Winter Driving Safety Tips in Virginia

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Winter Driving Safety Tips in Virginia

Winter weather has hit Virginia regularly over the last five years. Snow in January and February brings cities like Norfolk, Hampton, and Richmond to a standstill and renders roads treacherous. Although Virginia drivers are seeing more snow and ice, they remain poorly prepared for winter driving and crashes spike. By heeding winter driving safety tips, you can protect yourself from injury.

Heavy snow can be challenging for all types of vehicles. Although the best advice is to stay at home during a snowfall, some people have to be on the road. Despite the best advice, many motorists drive too fast in snowy conditions and cause accidents. The Smith Law Center helps injured drivers, passengers, pedestrians, and cyclists every year. Please contact us if you were hurt in a wreck in Virginia.

Why Winter Weather Causes Crashes

When snowstorms hit Virginia, many drivers are unable to cope with the slippery conditions. In December 2018, Virginia State Police reported 1,177 traffic crashes across the Commonwealth during and after a snowstorm. Of those, almost 400 occurred in the Richmond area.  

Police responded to more than 900 incidents after snow in February 2018. Many of the accidents occurred in Hampton Roads.

Snow and ice can cause many problems. Drivers who speed or break too hard can slide in winter conditions. They may fail to see black ice and often snow freezes over when temperatures fall, creating a hazard hours or days after the initial storm.

People should drive differently when snow falls. They should also take more precautions before getting on the road. Here are some important tips.

Top Winter Driving Safety Tips in Virginia

·       Make basic safety checks before you head onto the roads. Ideally, stay off the roads during snowy and icy conditions.

·       Check your brakes are working, your tires have enough tread, and are properly inflated.

·       Check your antifreeze and thermostat.

·       Make sure your windshield wipers are working;

·       Check you have adequate de-icing washer fluid;

·       Check the oil;

·       Check all of your lights are working properly;

·       Have a first aid kit and a warm blanket in your vehicle;

·       Make sure you have a fully charged cell phone before you get on the road;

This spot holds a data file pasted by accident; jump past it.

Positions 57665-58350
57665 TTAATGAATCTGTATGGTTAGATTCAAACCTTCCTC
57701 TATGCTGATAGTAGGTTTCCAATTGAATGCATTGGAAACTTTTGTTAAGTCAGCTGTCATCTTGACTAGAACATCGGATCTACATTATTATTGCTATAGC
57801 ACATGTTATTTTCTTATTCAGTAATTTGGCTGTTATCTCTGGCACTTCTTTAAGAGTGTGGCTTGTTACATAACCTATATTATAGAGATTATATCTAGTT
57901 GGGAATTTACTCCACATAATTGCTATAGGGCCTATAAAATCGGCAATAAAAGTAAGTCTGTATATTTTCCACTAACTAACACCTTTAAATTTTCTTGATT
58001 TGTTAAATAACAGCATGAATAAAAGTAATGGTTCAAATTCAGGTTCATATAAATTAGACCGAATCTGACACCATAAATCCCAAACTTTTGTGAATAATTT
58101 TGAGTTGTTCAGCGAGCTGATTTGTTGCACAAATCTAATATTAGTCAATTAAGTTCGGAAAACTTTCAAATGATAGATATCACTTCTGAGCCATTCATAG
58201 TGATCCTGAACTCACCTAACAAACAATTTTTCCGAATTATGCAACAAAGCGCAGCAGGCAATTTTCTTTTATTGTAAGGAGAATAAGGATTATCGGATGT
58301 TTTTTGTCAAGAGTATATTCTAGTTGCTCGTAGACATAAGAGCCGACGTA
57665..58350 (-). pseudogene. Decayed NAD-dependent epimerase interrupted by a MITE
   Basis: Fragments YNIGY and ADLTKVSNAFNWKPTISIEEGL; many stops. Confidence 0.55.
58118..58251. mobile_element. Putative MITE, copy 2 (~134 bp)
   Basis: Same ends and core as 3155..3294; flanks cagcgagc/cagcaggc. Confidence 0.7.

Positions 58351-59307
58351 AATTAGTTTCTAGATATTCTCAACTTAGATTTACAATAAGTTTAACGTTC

·       Clear all snow and ice from the windows, the roof, the mirrors, and the lights before driving;

·       Always wear your seat belt;

·       Set out as early as possible. It will take longer to reach your destination in wintery conditions and you should never rush.

·       Start driving slowly in a low gear until you become used to driving in the snow;

·       Be particularly careful on bridges over overpasses where black ice is most likely to form;

·       Keep a safe distance of at least five seconds behind other vehicles

·       Keep as far away as possible from snowplows. These large vehicles may suddenly stop. Don’t overtake them. The road in front of them is likely to be unplowed. Snowplows should be treated like emergency vehicles.

·       Don’t brake sharply in icy and snowy conditions. You may lose control of your vehicle;

·       Don’t use cruise control in snowy and icy conditions. Your car has less grip on the road when you use cruise control;

·       Carry a shovel and a bag of cat litter if possible. Putting litter under your wheels can give you traction if you get stuck in the snow.

Drivers should find out about road and weather conditions before they head out into the snow. It’s important to know whether a thaw is imminent or more snow is expected. You should also find out which roads are impassable and amend your route accordingly.

Before beginning your road trip, check the weather forecast or call 511 to find out about road conditions. You can go to 511virginia.org.

Accidents Caused in Snow and Ice in Virginia

Drivers should change their behavior in winter conditions.  You should never drive distracted. This is particularly true in snowy conditions where one glance away from the road to your cell phone can cause a skid.

You should drive defensively in wintery conditions. Keep your speed down and anticipate cars stuck in the snow and other hazards ahead of you. Be aware of reduced stopping times.

If you or a family member has been hurt by a driver who fails to adapt to winter conditions, you may have grounds to file a claim against that driver’s insurance company.

Our attorneys will conduct a detailed investigation and make a case against the driver who caused your injuries. The Smith Law Center has represented people injured and the families of the deceased for decades. Please call us today at 757.244.7000.